Shopping? Check out our latest product comparisons

ITRI develops re-writable, bendy, and electricity-free e-paper

By

October 25, 2011

Taiwan's Industrial Technology Research Institute has developed a highly flexible electron...

Taiwan's Industrial Technology Research Institute has developed a highly flexible electronic paper that's both re-writable and re-usable, and doesn't need electricity to retain the screen image

Image Gallery (2 images)

Taiwan's Industrial Technology Research Institute (ITRI) has developed a highly flexible electronic paper that's both re-writable and re-usable, and like the Boogie Board electronic memo pads, the technology doesn't need electricity to retain the screen image. The institute is currently in licensing talks with manufacturers at home and in the U.S., and has taken first prize in the Materials and Basic Science and Technology category of the Wall Street Journal's Technology Innovation Awards.

The nonprofit research and development institute describes its i2R e-Paper technology as a flexible cholesteric liquid crystal panel, and is so named because it has a similar structure to biological cholesterol molecules. The reflective display technology uses ambient light sources to display 16 gray level images, so doesn't require the kind of backlighting used in LCD screens. The displayed 300 dpi resolution text and images are transferred and stored using heat - in a similar way to an old-style thermal fax machine.

A thermal printer fitted with a thermal head requiring 86°C (186.8°F) in temperature and just 37W of power heats the liquid-crystal layer, turning molecules light or dark. Running an already printed i2R e-Paper sheet through such a printer wipes the existing content and replaces it with something else. ITRI estimates that its bendable, thin plastic development - which can be produced in a number of different sizes - is re-writable up to 260 times before needing to be replaced, although technicians are continually building on this achievement and have managed rewrites hundreds of times beyond the current limit.

Once the end of its useful life is reached, the plastic PET substrate, high molecular liquid crystal material, nano pigment absorption layer material and silver electrode are all recyclable.

Text and images are transferred and stored to i2R e-paper using the heat generated by a th...

The institute says that water solvent marker pens can be used to annotate the published content and the notes just wash off after use, like a roll-up digital white board. Red, green and blue colors can be produced by adding different pitch spherical composite ion-exchangers during the process, making the i2R e-Paper useful for future application in color e-books, magazines and newspapers.

ITRI sees the technology being able to immediately replace paper for short-lived items like advertising banners, corporate visitor ID badges, transit passes, and museum or parking lot tickets.

"It's a fact that a significant portion of daily office printed papers will be discarded in days or weeks after use," said Dr. Janglin Chen, general director of ITRI's Display Technology Center. "i2R e-Paper's re-cycle and re-use capabilities, positive effects on the environment and low cost of production are paving the way for mass acceptance of green e-paper technologies."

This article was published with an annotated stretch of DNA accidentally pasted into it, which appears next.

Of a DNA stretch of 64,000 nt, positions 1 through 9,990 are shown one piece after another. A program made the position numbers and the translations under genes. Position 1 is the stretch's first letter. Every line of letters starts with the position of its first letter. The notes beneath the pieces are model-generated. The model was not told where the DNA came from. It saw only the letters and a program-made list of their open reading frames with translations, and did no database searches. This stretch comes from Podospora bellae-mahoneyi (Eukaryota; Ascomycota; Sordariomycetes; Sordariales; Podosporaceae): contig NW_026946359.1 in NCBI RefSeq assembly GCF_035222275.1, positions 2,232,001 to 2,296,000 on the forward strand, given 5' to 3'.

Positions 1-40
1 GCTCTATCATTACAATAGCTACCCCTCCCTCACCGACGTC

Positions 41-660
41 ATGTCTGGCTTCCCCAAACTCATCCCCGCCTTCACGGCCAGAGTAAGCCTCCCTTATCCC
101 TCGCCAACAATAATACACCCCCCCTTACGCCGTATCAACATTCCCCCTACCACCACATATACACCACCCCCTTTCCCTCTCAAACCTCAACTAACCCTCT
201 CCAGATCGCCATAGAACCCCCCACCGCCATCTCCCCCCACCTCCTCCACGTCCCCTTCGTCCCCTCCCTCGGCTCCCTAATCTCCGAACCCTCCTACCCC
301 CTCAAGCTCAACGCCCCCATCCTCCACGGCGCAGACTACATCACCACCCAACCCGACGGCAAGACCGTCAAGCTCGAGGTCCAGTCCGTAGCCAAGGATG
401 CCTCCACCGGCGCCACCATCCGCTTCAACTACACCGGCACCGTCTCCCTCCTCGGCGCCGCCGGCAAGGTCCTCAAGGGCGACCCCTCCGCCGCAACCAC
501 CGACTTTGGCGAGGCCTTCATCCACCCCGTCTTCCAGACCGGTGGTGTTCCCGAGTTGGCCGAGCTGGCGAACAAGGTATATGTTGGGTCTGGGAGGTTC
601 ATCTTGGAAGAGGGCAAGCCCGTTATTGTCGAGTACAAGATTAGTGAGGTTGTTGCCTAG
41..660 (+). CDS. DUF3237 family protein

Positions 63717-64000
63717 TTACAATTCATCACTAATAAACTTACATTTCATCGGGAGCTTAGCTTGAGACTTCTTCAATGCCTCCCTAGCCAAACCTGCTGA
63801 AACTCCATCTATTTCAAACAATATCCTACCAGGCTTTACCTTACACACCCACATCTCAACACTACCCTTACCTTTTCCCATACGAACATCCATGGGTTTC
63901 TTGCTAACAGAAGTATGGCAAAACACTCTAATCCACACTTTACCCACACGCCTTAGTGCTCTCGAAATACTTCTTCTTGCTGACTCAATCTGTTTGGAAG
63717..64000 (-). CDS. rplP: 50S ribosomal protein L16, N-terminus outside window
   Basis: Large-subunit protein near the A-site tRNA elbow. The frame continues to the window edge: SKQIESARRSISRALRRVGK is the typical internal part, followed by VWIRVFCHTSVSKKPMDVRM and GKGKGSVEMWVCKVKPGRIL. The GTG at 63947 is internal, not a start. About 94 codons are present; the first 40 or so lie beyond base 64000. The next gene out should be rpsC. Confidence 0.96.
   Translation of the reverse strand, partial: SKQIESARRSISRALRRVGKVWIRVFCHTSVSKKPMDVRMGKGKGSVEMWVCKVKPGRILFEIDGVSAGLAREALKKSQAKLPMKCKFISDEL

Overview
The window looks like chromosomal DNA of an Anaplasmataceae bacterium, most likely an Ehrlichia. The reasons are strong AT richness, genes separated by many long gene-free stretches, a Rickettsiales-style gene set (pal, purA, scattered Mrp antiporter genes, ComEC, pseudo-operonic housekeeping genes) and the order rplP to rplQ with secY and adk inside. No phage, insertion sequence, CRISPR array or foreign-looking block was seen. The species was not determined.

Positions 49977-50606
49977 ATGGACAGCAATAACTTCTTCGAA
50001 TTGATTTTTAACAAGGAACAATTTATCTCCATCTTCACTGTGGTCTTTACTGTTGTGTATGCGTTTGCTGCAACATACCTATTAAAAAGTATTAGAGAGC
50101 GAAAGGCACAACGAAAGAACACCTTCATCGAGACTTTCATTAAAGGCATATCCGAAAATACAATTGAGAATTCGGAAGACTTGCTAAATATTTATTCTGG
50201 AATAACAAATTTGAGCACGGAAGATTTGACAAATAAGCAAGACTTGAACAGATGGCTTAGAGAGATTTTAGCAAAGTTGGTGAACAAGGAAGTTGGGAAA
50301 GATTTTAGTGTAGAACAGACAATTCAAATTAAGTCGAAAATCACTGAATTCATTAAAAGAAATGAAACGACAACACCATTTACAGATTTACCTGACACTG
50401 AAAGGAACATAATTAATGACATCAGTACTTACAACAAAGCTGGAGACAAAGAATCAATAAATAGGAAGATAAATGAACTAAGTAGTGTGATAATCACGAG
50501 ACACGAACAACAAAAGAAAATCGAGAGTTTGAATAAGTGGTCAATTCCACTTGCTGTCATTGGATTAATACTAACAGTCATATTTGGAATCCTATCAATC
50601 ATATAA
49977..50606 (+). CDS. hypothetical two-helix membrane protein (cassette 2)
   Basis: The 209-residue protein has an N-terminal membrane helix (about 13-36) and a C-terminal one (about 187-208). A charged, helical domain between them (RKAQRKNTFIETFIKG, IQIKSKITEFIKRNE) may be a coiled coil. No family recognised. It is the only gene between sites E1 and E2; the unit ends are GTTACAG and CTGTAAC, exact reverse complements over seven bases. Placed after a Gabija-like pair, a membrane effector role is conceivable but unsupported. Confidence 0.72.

The i2R e-Paper technology has already been licensed to Taiwan's ChangChun Plastics, which plans to begin trial mass production next year. It's also led to ITRI emerging victorious in both the Wall Street Journal's Technology Innovation Awards (for the third year in a row - last year taking Gold for its FlexUPD paper-thin, flexible AMOLED display technology) and the R&D 100 Awards.

About the Author
Paul Ridden While Paul is loath to reveal his age, he will admit to cutting his IT teeth on a TRS-80 (although he won't say which version). An obsessive fascination with computer technology blossomed from hobby into career before the desire for sunnier climes saw him wave a fond farewell to his native Blighty in favor of Bordeaux, France. He's now a dedicated newshound pursuing the latest bleeding edge tech for Gizmag.   All articles by Paul Ridden
2 Comments

FINALLY. i've been talking about this for years. it finally has arrived. the whole kindle and 'ereader' explosion was a total headfake and will be long forgotten in 10 years.

books, normal books with pages of this programmable plastic will have all their electronics embedded in the binding and they will be plugged in to 'change' books.

once you change, it stays visible and reads and flips pages like a normal book with flexible pages.

it could take 5 years, but that sort of product is going to come out and it will be the carrier of the digitial book model. not these crappy 6 inch screens that have no ability to flip through like a book.

this will herald the end of paper books. for real, not like the balogna ereaders out right now.

zevulon
25th October, 2011 @ 09:01 pm PDT

@zevulon - It always baffles me when people complain about the current state-of-the-art technologies. The same argument can be made for ANY technology that tries to be a convenient digital replacement for ANYTHING analog ANYTIME. Heck, I could complain that the technology you envision is baloney (

kalqlate
26th October, 2011 @ 11:25 am PDT
Post a Comment

Login with your gizmag account:

Or Login with Facebook:


Related Articles
Looking for something? Search our 27,762 articles